Gene therapy

The optimal solution for recessive retinal dystrophies.

The end goal of gene therapy is to provide diseased retinal cells with healthy DNA corresponding to a particular gene. To achieve this goal, HORAMA uses vectors, which penetrate the cells and transfer the healthy DNA into their nuclei (a process termed transduction). Once there, the healthy gene can then produce the normal protein it encodes. These vectors are generally viruses stripped of their infectious, viral activity (retrovirus, adenovirus, lentivirus).

HORAMA has made the choice to engineer such gene therapy vectors using recombinant-adeno-associated viruses (rAAV), which are the first-in-class vectors in the gene therapy race.

Our rAAV vector technology is aimed at a one-time administration to produce a therapeutic protein over the long-term.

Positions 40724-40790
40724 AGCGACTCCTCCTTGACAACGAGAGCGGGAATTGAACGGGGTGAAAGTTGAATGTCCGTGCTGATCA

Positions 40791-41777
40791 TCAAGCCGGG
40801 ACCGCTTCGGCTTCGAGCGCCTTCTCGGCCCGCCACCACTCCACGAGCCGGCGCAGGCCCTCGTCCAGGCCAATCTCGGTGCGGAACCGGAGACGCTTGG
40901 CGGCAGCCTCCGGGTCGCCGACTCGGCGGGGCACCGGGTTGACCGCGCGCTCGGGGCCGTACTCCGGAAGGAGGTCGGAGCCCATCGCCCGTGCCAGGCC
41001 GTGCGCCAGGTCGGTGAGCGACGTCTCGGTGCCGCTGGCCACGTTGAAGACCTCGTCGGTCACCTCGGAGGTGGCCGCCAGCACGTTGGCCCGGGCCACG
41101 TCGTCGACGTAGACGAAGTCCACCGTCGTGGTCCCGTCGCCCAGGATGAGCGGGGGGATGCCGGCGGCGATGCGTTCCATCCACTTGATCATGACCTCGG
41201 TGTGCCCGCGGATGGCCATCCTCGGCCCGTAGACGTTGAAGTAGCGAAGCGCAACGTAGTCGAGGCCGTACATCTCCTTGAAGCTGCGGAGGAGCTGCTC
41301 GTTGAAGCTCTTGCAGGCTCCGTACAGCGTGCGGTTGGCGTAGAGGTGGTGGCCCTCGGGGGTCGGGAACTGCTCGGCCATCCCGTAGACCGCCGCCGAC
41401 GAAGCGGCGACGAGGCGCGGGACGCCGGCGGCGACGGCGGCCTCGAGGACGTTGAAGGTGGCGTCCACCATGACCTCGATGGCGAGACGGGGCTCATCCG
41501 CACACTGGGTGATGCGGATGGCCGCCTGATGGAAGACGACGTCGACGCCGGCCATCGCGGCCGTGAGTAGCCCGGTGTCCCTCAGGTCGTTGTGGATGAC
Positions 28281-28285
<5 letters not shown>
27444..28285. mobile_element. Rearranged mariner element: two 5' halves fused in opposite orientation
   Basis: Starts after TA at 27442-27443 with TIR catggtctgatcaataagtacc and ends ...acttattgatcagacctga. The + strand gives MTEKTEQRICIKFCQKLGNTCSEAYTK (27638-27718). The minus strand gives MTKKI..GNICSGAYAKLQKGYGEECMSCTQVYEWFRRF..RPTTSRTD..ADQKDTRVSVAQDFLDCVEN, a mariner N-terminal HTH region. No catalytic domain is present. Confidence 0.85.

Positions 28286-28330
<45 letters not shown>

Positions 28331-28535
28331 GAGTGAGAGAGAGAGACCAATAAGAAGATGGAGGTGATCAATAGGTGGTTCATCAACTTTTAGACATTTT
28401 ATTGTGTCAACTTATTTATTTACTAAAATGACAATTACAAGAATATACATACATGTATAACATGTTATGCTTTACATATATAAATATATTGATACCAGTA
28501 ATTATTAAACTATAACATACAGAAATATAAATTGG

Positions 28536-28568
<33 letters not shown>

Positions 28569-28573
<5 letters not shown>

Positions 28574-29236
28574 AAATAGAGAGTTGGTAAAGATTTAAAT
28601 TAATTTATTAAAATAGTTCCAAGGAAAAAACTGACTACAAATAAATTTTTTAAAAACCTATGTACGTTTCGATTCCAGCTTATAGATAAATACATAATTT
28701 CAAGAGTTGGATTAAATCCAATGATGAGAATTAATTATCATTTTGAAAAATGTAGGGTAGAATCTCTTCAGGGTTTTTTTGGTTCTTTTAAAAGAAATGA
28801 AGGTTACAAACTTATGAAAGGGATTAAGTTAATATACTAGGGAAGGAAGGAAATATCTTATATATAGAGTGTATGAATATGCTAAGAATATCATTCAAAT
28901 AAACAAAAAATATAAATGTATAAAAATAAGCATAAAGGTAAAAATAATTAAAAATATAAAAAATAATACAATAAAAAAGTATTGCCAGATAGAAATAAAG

Our target diseases, retinal dystrophies, are monogenic, progressively evolving pathologies. Many clinical trials over the past years, including the phase 1/2 clinical trial for Leber congenital amaurosis type 2 of HORAMA’s team, have shown the toxicological and immunological safety of rAAV technology.


Retina presents many advantages for gene therapy.

The retina is accessible by non-invasive subretinal injections i.e. between photoreceptors and retinal pigment epithelium (RPE).

The retina is small & enclosed, allowing the localised delivery of a relatively modest amount of gene therapy vector at or near the target site.

The retina is immuno-privileged due to the blood-retina barrier that prevents leakage of the administered vector to the systemic circulation. The blood-retina barrier limits the extent of vector dissemination outside of the eye and reduces the severity of potential immune responses to gene transfer vectors.

Moreover, the high stability of the targeted retinal cell populations and the lack of cell division allows the use of non-integrating vector systems such as rAAVs thus reducing the possibility of malignant transformation of the target cells (insertional mutagenesis and oncogenesis), which can arise from the insertion of the vector genome into the host cell genome.